Wednesday, November 21, 2012

A High Wind in Jamaica

A High Wind in JamaicaA High Wind in Jamaica by Richard Hughes

Like The Once and Future King and The Secret of Santa Vittoria, A High Wind in Jamaica straddles the disparate worlds of literature and entertainment, but it's darker than either of those other books--somewhat less malevolent than Lord of the Flies maybe, but mordant in a way that Lord of the Flies isn't because of the special skill with which Richard Hughes fixes reality on his imaginative screen. Hughes is a master realist like Christopher Isherwood. He had a whole litter of his own children eventually, but not until after he made this fine study of the mechanics of childhood imagination. Perhaps not being a parent he could play the naturalist even better, could watch the amoral clockworks of that imagination amorally like a naturalist watching a lion tear up a springbok by a baobab tree. The neatest trick is that he sees the children's imaginings and cognitive failings from without so that the narration itself is never for a moment mired in confused imaginings. Dramatic irony galore--we see what the children do not: a real world whose crass indifference to children is readily matched only by the children's tyrannical indifference to reality. A menagerie of animals fills up the book--a half-wild cat hunted by totally wild cats, a monkey with a gangrenous tail, a fussy pig, a goat with a "beard flying like a prophet's," etc.--and the animals seamlessly prefigure what will happen to the children with the subtlety of Ovid, to whom Hughes refers several times, and with the delicious sadism of a Martin Scorsese film.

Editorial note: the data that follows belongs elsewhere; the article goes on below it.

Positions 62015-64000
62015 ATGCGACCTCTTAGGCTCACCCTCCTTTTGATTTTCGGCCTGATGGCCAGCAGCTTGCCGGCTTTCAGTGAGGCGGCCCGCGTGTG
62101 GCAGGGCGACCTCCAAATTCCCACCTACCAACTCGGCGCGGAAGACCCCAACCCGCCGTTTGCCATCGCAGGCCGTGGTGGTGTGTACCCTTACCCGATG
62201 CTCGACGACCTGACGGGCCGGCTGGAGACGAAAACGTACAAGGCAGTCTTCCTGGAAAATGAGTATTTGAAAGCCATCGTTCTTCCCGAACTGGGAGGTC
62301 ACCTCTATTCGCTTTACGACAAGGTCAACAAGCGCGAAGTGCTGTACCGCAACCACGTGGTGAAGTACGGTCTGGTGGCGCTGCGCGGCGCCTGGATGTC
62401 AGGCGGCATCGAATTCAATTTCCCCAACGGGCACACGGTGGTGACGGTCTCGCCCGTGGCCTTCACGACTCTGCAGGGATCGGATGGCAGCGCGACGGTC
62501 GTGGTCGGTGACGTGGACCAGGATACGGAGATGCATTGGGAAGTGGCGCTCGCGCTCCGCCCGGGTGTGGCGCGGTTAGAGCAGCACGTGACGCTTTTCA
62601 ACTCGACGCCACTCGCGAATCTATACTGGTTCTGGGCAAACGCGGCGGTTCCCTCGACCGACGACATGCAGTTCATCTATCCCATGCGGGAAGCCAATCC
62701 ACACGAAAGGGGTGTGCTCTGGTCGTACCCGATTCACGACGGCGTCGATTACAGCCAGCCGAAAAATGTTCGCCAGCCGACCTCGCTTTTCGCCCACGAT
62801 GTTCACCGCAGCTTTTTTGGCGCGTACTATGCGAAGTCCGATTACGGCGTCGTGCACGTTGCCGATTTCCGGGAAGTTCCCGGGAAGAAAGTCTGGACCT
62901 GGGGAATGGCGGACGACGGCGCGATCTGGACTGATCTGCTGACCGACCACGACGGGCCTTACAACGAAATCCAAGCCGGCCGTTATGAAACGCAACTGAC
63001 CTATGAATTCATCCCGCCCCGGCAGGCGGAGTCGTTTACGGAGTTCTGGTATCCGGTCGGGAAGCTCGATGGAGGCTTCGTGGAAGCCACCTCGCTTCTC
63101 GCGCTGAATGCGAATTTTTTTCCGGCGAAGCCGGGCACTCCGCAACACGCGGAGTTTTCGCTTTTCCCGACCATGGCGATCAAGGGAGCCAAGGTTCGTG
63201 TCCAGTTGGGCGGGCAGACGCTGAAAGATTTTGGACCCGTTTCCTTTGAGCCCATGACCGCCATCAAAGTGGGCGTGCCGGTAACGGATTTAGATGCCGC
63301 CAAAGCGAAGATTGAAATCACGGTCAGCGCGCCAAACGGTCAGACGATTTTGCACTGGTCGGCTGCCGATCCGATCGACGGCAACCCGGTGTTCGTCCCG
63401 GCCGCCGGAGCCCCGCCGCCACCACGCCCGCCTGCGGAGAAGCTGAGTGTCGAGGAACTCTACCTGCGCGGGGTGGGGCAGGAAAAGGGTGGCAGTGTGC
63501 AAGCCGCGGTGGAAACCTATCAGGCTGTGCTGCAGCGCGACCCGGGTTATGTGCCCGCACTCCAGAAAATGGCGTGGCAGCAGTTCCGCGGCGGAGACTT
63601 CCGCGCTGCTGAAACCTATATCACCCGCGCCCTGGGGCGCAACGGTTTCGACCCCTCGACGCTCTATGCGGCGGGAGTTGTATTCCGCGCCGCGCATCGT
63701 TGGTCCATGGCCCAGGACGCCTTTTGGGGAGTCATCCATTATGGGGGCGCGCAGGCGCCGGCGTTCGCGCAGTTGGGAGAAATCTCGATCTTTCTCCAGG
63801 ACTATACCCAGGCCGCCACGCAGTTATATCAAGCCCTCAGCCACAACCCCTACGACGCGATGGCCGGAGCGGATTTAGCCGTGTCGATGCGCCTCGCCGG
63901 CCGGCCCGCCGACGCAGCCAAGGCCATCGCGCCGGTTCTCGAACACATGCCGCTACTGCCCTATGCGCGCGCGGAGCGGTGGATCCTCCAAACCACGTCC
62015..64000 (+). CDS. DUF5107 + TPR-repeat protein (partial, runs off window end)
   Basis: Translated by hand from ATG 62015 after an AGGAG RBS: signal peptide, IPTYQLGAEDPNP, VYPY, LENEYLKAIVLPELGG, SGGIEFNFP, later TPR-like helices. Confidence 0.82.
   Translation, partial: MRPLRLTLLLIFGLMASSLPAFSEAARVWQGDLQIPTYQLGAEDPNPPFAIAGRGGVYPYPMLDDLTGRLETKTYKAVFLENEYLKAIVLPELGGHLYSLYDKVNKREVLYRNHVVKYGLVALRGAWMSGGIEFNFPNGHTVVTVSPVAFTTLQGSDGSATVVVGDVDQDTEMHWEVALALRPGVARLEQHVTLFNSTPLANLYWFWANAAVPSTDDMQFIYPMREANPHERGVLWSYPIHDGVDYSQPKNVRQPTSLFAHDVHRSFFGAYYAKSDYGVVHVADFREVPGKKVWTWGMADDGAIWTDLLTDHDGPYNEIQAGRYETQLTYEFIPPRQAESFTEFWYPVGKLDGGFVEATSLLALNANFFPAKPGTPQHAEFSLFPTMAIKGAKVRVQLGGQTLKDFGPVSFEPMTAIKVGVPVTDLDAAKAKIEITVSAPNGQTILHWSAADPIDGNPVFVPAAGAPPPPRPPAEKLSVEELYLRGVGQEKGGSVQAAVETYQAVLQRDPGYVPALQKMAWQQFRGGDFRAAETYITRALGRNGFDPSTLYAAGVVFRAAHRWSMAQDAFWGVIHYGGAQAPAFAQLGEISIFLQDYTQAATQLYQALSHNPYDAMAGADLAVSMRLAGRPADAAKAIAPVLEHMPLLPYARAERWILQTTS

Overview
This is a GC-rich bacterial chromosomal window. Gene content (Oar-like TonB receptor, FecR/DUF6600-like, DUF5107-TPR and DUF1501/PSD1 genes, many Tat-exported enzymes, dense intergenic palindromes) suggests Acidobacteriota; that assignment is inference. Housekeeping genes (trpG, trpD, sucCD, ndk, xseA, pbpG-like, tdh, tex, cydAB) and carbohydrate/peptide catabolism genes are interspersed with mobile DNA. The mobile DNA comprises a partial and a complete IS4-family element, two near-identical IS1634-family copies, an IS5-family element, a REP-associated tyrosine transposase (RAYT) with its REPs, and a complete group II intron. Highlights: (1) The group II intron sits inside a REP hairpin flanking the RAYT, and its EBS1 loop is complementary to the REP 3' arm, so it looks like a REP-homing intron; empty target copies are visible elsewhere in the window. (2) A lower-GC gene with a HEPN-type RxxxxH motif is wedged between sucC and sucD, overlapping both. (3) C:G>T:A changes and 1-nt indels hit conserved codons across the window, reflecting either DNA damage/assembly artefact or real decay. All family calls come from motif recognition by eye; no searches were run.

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Tuesday, November 13, 2012

The Second-Highest Heaven (Big Bang Part II)

descriptionDarrel Abel was born in Lost Nation, Iowa in 1911. He taught American literature at Purdue for many years, and at some point, working from the obscurity of Lisbon Falls, Maine, he produced a rather lovely little paper called "Robert Frost's 'Second-Highest Heaven'," which he published in 1980. The paper's title refers to a piece of Frost's prose on Ralph Waldo Emerson. Frost wrote: